How Monopoly-Finance Capital Leads to Economic Stagnation
(Page 6 of 19)
In fact, warnings of a housing bubble and the threat of a severe financial collapse in the four years leading up to the crisis were so numerous as to make it difficult, if not impossible, to catalogue them all. The problem, then, was not that no one saw the Great Financial Crisis coming. Rather the difficulty was that the financial world, driven by their endless desire for more, and orthodox economists, prey to the worship of their increasingly irrelevant models, were simply oblivious to the warnings of heterodox economic observers all around them. Mainstream economists had increasingly retreated back into a Say’s Law view (the notion that supply creates its own demand), which argued that severe economic crises were virtually impossible.
The failure of orthodox economics to perceive the financial bubble prior to the Great Financial Crisis is now well established in the literature. What we are suggesting here, however, is something different: that the same economics of innocent fraud has hindered orthodox economists from perceiving until now an even bigger fault line of the mature capitalist economy, the tendency to long-term economic stagnation. Indeed, it is the slow growth or stagnation that has been festering for decades which explains not only financialization, manifested in a string of financial bubbles, but also the deep economic malaise that has set in during the period of financial deleveraging. A realistic analysis today thus requires close examination of the dangerous feedback loops between stagnation and financialization.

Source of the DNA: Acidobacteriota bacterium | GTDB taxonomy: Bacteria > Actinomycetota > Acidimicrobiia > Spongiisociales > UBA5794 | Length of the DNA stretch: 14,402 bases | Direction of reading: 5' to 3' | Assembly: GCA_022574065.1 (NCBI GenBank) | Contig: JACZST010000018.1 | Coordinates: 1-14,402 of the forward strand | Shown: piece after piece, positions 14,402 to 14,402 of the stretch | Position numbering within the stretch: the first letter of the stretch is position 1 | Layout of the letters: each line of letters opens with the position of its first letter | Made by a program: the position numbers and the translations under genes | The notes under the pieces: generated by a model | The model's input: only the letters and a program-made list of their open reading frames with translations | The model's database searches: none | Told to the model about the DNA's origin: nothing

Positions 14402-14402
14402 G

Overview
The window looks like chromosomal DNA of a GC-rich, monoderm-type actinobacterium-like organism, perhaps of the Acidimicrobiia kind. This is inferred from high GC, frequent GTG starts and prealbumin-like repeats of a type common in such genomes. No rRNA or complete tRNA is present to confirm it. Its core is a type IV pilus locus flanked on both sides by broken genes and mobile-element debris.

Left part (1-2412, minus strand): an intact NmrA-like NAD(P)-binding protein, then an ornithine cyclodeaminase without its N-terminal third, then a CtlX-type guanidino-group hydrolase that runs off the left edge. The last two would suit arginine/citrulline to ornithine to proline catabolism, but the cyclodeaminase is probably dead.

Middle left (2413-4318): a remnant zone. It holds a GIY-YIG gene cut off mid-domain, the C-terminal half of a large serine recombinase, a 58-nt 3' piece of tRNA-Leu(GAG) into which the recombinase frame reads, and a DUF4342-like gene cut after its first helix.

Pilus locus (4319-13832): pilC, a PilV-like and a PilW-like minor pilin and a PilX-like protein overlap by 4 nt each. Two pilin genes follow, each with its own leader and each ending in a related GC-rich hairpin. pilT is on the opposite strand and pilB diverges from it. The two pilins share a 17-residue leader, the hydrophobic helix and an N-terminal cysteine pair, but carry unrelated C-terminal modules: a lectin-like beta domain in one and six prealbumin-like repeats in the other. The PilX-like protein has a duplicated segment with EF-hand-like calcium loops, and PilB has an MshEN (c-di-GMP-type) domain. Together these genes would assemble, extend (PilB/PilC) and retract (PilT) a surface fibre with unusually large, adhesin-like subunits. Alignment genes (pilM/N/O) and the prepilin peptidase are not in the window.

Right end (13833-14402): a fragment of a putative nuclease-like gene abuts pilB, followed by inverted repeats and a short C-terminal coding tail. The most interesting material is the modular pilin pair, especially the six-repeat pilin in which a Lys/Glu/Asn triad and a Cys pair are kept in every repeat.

In How Markets Fail Cassidy argues that the two most prescient economic analyses of our current economic malaise, and its relation to the dual phenomena of financialization and stagnation, were provided by: (1) Hyman Minsky, a heterodox, post–Keynesian economist, who developed a theory of financial instability in relation to contemporary capitalism, and (2) Paul Sweezy, a Marxist economist, who saw what he termed the “financialization of the capital accumulation process” as a response to the stagnation tendency of mature monopoly-capitalist economies.
As Cassidy observes about the tradition that grew up around Sweezy:
During the 1980s and ’90s, a diminishing band of Marxist economists, centered around The Monthly Review, a small New York journal that had been eking out an existence since the 1940s, focused on what they termed the “financialization” of U.S. capitalism, pointing out that employment in the financial sector, trading volumes in the speculative markets, and the earnings of Wall Street firms were all rising sharply. Between 1980 and 2000, financial industry profits rose from $32.4 billion to $195.8 billion, according to figures from the Commerce Department, and the financial sector’s share of all domestically produced profits went from 19 percent to 29 percent. Paul Sweezy, a Harvard-trained octogenarian who had emerged from the same Cambridge cohort as Galbraith and Samuelson, and who wrote what is still the best introduction to Marxist economics, was the leader of the left-wing dissidents. To a free market economist, the rise of Wall Street was a natural outgrowth of the U.S. economy’s competitive advantage in the sector. Sweezy said it reflected an increasingly desperate effort to head off economic stagnation. With wages growing slowly, if at all, and with investment opportunities insufficient to soak up all the [actual and potential] profits that corporations were generating, the issuance of debt and the incessant creation of new objects of financial speculation were necessary to keep spending growing. “Is the casino society a significant drag on economic growth?” Sweezy asked in a 1987 article he cowrote with Harry Magdoff. “Again, absolutely not. What growth the economy has experienced in recent years, apart from that attributable to an unprecedented peacetime military build-up, has been almost entirely due to the financial explosion.”
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